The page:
Tuesday, August 11, 2015

Understanding how justification and sanctification relate to one another

2 Corinthians 5:21 "He made Him who knew no sin to be sin on our behalf, so that we might become the righteousness of God in Him."

The respulsive nature of our sinfulness before saving faith that deserves judgment
Whenever you read some passages in the Bible, you may come away sometimes in shock or even disgust at the imagery and events. Certainly God's graphic description of the sins of His people is shocking and disgusting. Isn’t that what sin should be to us? Grotesque! James 4:4 reminds us - "You adulteresses, do you not know that friendship with the world is hostility toward God? Therefore whoever wishes to be a friend of the world makes himself an enemy of God." The description of Jerusalem and Judah in Ezekiel's day would had matched any other wicked city such as Ninevah in Assyria, Babylonia in Babylon or Sodom and Gomorrah. God's point was well made - sin is disgusting, repulsive and should be despised by God's people. Moreover, our sin before a Holy Righteous God does nothing for us but to make us guilty and deserving of judgment. As a result of Adam's rebellion in the garden - death, sin and guilt have been inherited and experienced by every human being born in history (with the exception of Jesus).  
How justification by faith alone removes the penalty of our sin
Whenever you turn to James 2, you read about the nature of true saving faith - that faith will always be followed by good deeds. Though we are saved by grace through faith apart from the law (the point of the book of Romans), yet saving faith should and must evidence a life that is not lawless (James' point). Both books do not conflict, but rather complement one another in seeing the same saving faith with respect to what it takes to get right with God in salvation (Romans = saved by grace alone through faith alone) and the nature of such faith following salvation (James = kept by grace and a faith that is never alone).

The Biblical doctrine of justification teaches that faith alone is necessary and sufficient to receive salvation. At saving faith, the entire active obedience of Christ in His life and passive submission in the cross and empty tomb is credited or imputed to our spiritual poverty. When Jesus was on the cross, our willful disobedient life and refusal to submit to God was credited or imputed to Jesus Christ. Hence in the Biblical teaching of justification, the spiritual transaction that occurs stems from a double-crediting, a double-imputation if-you-please. In other words, Jesus on the cross was treated like me so that in saving faith I could be credited the Father with the righteousness of Jesus Christ (see 2 Corinthians 5:21). In justification, the penalty of my sin is removed.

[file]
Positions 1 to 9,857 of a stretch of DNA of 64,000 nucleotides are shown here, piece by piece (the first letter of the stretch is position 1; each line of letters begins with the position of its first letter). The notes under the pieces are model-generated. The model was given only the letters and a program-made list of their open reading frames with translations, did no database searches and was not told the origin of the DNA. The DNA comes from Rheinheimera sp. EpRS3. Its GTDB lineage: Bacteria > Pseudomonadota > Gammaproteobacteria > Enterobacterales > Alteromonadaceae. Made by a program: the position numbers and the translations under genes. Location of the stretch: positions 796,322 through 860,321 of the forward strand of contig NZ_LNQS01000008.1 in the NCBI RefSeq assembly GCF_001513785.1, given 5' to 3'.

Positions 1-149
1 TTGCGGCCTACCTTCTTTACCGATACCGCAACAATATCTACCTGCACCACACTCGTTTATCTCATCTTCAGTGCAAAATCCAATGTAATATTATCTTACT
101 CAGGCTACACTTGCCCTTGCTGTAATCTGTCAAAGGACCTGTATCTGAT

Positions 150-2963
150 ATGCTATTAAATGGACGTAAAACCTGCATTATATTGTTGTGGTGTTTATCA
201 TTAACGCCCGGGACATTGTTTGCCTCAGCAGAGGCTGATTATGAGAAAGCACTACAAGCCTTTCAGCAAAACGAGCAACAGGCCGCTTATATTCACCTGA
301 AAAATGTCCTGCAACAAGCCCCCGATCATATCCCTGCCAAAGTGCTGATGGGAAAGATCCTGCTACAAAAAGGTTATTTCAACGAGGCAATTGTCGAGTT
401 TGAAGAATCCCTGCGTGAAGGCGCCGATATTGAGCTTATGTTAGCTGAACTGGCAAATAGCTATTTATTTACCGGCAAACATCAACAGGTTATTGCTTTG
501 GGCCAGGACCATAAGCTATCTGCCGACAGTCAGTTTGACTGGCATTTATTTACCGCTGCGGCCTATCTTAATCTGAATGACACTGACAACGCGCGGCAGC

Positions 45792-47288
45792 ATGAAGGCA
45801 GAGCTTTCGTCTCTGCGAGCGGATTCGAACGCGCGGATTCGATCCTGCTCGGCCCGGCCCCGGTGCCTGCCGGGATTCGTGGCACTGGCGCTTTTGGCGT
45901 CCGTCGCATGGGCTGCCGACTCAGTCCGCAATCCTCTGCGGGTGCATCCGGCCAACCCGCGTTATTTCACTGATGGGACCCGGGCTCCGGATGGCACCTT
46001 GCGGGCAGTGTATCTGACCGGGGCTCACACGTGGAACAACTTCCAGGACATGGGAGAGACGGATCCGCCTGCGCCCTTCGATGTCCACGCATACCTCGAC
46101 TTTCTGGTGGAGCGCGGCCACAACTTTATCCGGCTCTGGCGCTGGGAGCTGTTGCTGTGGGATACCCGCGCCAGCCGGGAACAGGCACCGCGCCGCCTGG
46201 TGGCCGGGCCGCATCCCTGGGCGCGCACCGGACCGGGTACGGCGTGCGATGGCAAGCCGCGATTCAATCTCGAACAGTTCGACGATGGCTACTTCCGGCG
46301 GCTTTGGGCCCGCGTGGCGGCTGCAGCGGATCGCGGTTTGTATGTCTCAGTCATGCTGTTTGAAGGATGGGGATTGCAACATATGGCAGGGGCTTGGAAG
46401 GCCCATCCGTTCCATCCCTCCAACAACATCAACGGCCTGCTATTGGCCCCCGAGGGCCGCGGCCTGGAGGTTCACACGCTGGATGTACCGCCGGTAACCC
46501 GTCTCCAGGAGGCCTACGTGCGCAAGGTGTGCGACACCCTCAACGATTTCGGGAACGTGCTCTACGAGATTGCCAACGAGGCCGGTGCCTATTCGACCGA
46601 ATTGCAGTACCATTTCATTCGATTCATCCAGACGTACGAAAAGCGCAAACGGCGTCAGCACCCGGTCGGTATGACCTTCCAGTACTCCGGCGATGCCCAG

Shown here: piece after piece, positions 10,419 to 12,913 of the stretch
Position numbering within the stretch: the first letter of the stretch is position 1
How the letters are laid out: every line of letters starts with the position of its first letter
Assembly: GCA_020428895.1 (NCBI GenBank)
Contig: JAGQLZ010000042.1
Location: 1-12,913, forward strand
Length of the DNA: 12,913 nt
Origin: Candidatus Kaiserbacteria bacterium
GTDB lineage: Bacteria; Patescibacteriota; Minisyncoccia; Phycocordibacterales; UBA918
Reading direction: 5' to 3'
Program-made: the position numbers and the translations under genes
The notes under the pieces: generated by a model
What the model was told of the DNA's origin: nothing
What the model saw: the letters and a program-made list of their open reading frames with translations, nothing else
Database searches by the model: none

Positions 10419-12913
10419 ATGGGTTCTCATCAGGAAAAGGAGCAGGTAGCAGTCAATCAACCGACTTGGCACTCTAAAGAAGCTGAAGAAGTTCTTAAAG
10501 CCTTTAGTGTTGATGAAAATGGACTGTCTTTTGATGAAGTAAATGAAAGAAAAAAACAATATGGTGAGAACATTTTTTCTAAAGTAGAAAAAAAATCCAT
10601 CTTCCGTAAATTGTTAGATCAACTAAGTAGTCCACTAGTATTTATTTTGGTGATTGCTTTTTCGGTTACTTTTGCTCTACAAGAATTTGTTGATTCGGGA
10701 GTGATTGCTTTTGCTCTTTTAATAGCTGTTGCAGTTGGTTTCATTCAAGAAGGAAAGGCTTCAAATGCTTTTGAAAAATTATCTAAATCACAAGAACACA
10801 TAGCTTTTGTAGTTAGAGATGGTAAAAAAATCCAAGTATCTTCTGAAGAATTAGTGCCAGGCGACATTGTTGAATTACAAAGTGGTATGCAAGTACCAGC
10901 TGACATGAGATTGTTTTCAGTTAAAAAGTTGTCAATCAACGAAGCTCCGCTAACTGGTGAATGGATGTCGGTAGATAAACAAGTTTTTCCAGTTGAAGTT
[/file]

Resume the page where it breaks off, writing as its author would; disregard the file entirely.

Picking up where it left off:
Justification by faith is likened unto a mother and the works of sanctification are the little children following 
However following salvation, good works proceeding from faith is the chief evidence demonstrating the reality of one's justification. (James 2:14-20) We are saved by grace through faith alone, however following salvation, we are being saved by a faith that is never alone. All good works that follow from the one-time Divine pronouncement of justification at saving faith is what the scriptures call "sanctification". Many over the centuries have wondered how justification by faith and sanctification in good works relate to one another. Think of faith as a mother and good deeds like the children that follow the mother. Wherever the mother is, the little children are there in close proximity. We see this in how human mothers and children relate to one another. We moreso see in the animal kingdom this same principle, such as ducklings or chicks following their mother. 

With justification, the penalty of my sin is removed and in sanctification the power of the necessity of sin is removed. Although the presence of sin won't be removed until believers are in the Lord's presence, the sanctifying work of the Spirit gives power to fight and overcome sins and desire righteousness. The wonder of sanctification is not only in being set free from sin's power, but also having the power to live right and do right for God on the basis of Jesus' credited righteousness. 

To further elaborate the distinctions between justification and sanctification: in justification, I am positionally deemed righteous by God with Christ's righteousness. In sanctification, the Holy Spirit is making me in experience whom God has declared me to be in position. Both graces together work in the Christian to make them like a child following after their Lord. 

Biblically illustrating justification and sanctification in action
We started out this post by noting the disgusting nature of sin. However James points out that a harlot by the name of Rahab was justified by faith and demonstrated such faith by hiding the Jewish spies in the days of the conquest of Jericho (James 2:25). She was justified by faith apart from works and continued living by sanctifying faith that does work. Can God save harlots? Absolutely! God's grace is the only thing that can reach you and me in the depths of our sin and Christ's blood is the only thing that can overflow the heights of our sin and wipe away its guilt. That's the relationship between justification and sanctification. 

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